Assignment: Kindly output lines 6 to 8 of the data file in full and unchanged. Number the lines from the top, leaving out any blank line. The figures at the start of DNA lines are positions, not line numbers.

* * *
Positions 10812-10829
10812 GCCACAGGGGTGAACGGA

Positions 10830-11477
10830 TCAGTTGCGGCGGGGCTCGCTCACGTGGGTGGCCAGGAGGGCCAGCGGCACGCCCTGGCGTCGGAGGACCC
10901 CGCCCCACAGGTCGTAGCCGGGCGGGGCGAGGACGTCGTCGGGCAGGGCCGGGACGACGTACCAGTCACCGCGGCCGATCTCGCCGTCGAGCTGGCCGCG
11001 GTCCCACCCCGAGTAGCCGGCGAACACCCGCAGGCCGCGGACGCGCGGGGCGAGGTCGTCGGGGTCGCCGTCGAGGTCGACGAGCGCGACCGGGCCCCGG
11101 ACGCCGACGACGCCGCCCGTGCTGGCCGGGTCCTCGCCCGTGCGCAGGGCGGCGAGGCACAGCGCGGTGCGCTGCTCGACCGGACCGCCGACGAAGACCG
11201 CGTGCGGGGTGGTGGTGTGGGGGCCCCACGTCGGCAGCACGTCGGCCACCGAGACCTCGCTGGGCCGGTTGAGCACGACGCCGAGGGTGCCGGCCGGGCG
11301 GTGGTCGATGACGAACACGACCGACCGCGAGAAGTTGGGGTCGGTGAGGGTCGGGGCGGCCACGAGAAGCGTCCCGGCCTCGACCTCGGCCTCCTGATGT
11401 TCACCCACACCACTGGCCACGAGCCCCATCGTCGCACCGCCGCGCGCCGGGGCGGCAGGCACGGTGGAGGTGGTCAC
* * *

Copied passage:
11001 GTCCCACCCCGAGTAGCCGGCGAACACCCGCAGGCCGCGGACGCGCGGGGCGAGGTCGTCGGGGTCGCCGTCGAGGTCGACGAGCGCGACCGGGCCCCGG
11101 ACGCCGACGACGCCGCCCGTGCTGGCCGGGTCCTCGCCCGTGCGCAGGGCGGCGAGGCACAGCGCGGTGCGCTGCTCGACCGGACCGCCGACGAAGACCG
11201 CGTGCGGGGTGGTGGTGTGGGGGCCCCACGTCGGCAGCACGTCGGCCACCGAGACCTCGCTGGGCCGGTTGAGCACGACGCCGAGGGTGCCGGCCGGGCG